The New Felt IA – First Look

Owning a superbike is a lot like owning a Ferrari. They’re stunningly pretty, go like hell, and are an absolute nightmare to work on or transport. The Felt IA is not an exception to this rule; integrated bikes are just not easy to make adjustments to or travel with, and the IA is as integrated as it gets. But what happens when you take the superbike… and let it use standard parts? You get the New IA.


The New IA is a direct result of feedback from customers about the reigning king of the superbikes – it features a standard stem so that the bike breaks down easier for travel and isn’t a pain to re-wire. Speaking of re-wires, the new IA has, just under the stem on the head tube, a port for accessing the junction box on Di2 builds. Inside is a clip that works with the junction box’s retention system to hold securely, and when you need to charge it will slide out without hassle. Otherwise, the wiring for the entire bike stays almost completely hidden.


The front brake is a standard mount, so that you can use any brake you like, and make adjustments easier than the fully-integrated version. The rear uses Shimano’s Direct Mount, which gives a wealth of options for a rear brake if the included one isn’t to your liking.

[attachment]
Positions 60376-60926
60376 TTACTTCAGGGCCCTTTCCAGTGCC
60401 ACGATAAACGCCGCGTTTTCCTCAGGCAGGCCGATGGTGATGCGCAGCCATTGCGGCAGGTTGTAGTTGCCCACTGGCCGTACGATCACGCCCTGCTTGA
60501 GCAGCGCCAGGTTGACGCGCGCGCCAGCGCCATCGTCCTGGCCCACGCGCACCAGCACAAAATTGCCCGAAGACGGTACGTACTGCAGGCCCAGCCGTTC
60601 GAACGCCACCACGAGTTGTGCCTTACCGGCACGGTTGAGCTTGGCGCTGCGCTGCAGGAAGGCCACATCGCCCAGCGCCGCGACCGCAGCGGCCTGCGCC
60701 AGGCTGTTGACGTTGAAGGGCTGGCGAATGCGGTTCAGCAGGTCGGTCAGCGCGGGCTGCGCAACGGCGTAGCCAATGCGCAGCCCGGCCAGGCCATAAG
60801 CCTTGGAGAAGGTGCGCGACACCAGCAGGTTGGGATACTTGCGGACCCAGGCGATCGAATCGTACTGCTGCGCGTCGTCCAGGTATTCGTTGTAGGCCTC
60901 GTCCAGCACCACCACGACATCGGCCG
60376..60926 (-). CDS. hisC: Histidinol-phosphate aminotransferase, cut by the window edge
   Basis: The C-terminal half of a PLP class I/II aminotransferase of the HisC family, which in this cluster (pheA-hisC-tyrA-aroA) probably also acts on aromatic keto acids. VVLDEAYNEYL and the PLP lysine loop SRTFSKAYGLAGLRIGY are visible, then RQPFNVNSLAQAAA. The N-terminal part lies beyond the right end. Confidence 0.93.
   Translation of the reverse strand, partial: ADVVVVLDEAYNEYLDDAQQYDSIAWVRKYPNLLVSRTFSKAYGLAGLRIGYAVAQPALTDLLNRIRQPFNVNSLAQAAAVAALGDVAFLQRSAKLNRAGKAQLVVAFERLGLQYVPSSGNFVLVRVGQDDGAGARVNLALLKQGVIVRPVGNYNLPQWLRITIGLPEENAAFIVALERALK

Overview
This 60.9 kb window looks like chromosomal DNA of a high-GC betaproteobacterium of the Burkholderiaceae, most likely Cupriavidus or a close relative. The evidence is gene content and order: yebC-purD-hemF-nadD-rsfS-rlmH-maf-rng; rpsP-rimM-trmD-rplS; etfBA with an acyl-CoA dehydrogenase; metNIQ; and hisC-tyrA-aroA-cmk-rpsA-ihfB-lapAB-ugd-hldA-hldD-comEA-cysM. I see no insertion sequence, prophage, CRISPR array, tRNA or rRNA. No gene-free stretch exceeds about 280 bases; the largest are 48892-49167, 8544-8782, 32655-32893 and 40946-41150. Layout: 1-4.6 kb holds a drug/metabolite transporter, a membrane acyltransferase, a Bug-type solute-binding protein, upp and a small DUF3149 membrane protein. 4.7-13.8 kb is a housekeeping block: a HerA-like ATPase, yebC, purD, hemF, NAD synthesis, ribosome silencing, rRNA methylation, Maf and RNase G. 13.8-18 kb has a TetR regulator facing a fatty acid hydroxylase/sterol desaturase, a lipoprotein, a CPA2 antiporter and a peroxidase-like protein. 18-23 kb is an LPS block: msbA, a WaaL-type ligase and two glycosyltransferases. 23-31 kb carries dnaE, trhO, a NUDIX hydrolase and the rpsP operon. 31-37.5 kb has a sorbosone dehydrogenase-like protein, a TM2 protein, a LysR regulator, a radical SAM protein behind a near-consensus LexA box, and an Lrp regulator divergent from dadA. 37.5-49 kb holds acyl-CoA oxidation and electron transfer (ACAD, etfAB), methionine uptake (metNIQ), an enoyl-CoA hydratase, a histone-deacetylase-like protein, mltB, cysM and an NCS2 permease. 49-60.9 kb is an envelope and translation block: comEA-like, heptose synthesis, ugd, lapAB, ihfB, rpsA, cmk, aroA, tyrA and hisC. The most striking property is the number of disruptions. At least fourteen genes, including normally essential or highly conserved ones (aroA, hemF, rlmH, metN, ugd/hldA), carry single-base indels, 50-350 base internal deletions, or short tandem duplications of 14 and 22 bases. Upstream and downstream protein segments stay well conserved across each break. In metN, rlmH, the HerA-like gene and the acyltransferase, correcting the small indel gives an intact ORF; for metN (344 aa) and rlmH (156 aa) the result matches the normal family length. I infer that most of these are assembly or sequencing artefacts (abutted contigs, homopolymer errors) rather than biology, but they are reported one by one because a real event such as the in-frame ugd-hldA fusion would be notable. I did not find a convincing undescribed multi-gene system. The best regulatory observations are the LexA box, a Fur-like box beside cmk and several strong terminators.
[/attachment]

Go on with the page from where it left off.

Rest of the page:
Extra hydration is no longer a “behind the saddle or nothing” decision since there are three bottle bosses on the down tube, and the seat tube has a pair, as well. What’s more, there’s a pair of bosses above the seat stays that allow you to get creative for flat kit storage if your CalPack is full of, well, calories. The immediate thought is a Trek-style draft box, but when asked, Felt responded that they are leaving the implementation up to the third party manufacturers – something which we have our doubts about. This strategy has been tried before by Cervelo, and to date there are no products available that utilize the mount on the top of the bottom bracket in the Cervelo P-Series bikes. But we will maintain a cautious optimism that where others have not, Felt will succeed.


Extra mount points aside, the new IA is an impressive bike. The removal of the Bayonet steerer tube fairing simplifies the bike; but, more importantly, it allows the new head tube to come forward and match the combined depth of the steerer and head tube airfoil from the current bike, resulting in an unbroken, 11:1 airfoil at the front end. There are other minor tweaks here and there to the aerodynamics of the bike, all adding up to a frame that is faster than the current IA… at least in frame-only form. Add in brakes and a cockpit, however, and the balance tilts back towards the current bike, which is to be expected. Again, third party integration will come into play, here, and we expect to hear that, with the right selections, this new IA will be a match for its slightly bigger brother.